The company that has brought video essay questions to MBA admissions is moving into a new service: helping business schools identify the core competencies they want applicants to possess and a way to measure candidates against those desired traits.
The new offering by Kira Talent, which produces the software used by MBA admissions at Yale University’s School of Management and Northwestern University’s Kellogg School of Management, builds upon the company’s existing video platform. While working with schools on video interviews of their MBA applicants, Kira says it found that admissions committees don’t always know what they’re looking for in an ideal candidate and that many schools ask the exact same questions regardless of size or type.
“We ask schools to tell us three to five things they look for in every applicant and what their vision is for their incoming cohorts,” says Emilie Cushman, co-founder of Kira Talent. “Most have a hard time answering and have to get back to us. But it drives the right conversations with teams internally to align what they are looking for in their applicants. It’s very easy to look at an application and make assumptions. We’re fighting these assumptions with standardized measurement criteria.”
A WAY TO LOWER THE CHANCE FOR APPLICANTS TO GAME THE SYSTEM
Over the course of about six weeks, Kira’s new service would take a school on an intensive journey to uncover the most important competencies for their particular program and then would build an assessment rubric for admissions committee members to work off of when reviewing applicants. According to Kira’s announcement on the new methodology, “Using Competencies, schools review successful students in their cohort and identify which traits are most important and valued for their program. By selecting the most important competencies and crafting questions around them, admissions teams can better predict the fit and future success of applicants.”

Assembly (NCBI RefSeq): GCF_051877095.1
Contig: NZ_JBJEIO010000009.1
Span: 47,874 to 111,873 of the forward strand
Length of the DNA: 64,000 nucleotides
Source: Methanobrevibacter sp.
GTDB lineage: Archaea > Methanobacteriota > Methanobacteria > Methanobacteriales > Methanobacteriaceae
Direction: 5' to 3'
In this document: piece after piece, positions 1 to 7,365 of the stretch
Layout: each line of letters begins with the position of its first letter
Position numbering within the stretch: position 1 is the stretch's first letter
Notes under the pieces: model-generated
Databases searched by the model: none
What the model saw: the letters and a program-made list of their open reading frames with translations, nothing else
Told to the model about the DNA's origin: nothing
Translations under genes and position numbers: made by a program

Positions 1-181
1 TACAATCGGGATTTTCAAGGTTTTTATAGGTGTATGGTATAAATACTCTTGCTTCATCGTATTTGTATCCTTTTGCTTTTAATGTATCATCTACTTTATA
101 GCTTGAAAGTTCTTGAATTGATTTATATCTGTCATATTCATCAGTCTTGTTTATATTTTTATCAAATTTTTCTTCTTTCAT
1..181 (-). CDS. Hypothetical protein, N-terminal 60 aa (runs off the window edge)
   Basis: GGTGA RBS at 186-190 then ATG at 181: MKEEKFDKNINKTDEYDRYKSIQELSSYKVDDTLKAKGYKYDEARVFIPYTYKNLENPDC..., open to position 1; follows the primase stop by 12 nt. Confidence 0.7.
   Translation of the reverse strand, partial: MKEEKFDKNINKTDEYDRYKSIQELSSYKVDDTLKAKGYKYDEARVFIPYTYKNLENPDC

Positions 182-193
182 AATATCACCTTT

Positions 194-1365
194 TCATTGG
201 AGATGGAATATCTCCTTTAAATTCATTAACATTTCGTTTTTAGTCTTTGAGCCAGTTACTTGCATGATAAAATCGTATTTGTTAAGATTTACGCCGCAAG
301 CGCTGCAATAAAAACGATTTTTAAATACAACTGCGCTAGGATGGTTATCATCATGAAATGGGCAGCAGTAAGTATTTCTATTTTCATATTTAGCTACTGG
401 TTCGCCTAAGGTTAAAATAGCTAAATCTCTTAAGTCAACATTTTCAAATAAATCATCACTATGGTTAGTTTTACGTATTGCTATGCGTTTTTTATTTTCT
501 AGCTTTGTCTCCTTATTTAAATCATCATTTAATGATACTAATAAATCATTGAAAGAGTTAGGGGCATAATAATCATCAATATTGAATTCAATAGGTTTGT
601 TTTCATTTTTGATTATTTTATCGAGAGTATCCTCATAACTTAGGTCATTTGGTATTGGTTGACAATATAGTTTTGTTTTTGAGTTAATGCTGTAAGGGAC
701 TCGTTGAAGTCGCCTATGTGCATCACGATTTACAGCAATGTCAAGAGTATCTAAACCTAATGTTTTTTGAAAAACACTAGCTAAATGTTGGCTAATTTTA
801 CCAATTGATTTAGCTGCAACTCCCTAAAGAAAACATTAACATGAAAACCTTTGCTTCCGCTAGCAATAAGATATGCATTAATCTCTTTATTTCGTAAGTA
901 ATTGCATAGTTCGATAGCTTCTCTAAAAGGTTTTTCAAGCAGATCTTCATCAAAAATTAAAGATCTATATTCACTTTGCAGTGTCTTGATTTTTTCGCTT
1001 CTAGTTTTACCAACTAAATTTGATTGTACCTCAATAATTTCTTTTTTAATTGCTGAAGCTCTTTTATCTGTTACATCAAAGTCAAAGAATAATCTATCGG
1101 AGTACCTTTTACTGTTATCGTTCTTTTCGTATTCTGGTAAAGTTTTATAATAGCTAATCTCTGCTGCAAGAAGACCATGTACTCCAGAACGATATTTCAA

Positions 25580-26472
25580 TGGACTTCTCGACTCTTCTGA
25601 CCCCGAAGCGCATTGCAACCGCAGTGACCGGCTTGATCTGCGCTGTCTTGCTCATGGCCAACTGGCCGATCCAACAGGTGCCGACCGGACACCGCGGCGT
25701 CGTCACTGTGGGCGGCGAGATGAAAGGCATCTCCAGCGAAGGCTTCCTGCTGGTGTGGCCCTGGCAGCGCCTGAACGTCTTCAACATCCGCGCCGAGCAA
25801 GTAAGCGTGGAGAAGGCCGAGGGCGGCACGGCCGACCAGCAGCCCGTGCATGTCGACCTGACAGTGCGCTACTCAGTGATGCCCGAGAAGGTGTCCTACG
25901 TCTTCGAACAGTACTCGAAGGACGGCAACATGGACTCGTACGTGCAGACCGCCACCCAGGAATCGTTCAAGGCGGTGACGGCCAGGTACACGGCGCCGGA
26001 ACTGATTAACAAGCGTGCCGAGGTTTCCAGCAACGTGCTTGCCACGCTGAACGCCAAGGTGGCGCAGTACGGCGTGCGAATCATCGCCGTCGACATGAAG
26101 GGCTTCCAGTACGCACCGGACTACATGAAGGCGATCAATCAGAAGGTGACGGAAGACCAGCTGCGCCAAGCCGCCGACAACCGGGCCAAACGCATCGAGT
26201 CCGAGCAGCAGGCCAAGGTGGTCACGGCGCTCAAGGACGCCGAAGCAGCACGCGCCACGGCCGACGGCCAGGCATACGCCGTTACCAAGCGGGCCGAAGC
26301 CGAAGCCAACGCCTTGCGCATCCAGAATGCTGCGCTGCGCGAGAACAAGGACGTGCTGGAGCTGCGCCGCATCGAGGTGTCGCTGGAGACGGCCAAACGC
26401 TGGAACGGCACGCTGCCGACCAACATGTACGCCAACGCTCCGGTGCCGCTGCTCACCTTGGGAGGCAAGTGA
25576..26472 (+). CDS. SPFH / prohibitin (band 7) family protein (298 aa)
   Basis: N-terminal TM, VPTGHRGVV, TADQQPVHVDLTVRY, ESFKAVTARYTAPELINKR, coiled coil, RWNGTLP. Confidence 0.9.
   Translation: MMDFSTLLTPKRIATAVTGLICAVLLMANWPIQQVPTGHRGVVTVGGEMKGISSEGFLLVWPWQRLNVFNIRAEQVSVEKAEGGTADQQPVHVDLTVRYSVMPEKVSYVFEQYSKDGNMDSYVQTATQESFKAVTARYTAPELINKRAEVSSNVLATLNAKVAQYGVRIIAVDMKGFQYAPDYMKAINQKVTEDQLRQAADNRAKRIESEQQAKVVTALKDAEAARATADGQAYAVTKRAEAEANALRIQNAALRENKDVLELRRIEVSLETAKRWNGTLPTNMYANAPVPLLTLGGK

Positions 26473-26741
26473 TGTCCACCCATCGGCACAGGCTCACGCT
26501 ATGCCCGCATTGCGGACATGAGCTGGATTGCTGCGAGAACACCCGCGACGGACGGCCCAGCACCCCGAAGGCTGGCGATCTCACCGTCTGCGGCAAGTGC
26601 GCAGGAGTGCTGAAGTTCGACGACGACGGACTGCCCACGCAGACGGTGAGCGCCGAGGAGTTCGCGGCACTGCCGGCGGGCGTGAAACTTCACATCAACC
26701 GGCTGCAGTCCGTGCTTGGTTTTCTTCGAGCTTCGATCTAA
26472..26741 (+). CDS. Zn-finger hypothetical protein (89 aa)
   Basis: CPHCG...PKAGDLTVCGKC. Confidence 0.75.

Once competencies are determined and questions are selected, they’re loaded into the Kira video assessment platform. During the video interview portion of their application process, candidates receive one randomized question from each group of competencies. “Randomized questions make it more spontaneous and lowers the chances of applicants gaming the system or sharing with others,” Cushman says.
Next, admissions committees assess applicants using Kira’s new Rubrics rating system, designed to try to ensure applicants are measured in a fair and objective manner. Cushion says that Kira has been piloting the new methodology since January with a few schools. While she wouldn’t reveal the names of the schools that have participated in the pilot, Cushman says initial feedback has been positive.
PROCESS COULD HELP APPLICANTS SEE IF THEY ARE A FIT FOR THE SCHOOL
“They are now looking at admissions in a whole new way,” she says, ” in a lot more structured and streamlined way and there is a clear value add from a process perspective.”
What about prospective students? “Because the competency questions are indicative of a school’s culture and overall environment, and our video platform allows candidates to see and interact with committee members, this process helps applicants to really see if they are a fit for the school to which they’re applying. It’s a way to self identify based on what they know about a school and what they know about themselves.”
The starting price for schools to onboard with Kira is around $10,000. Final costs grow and vary depending on the needs of the school, size of the program, complexity of the assessment, and level of integration that’s required.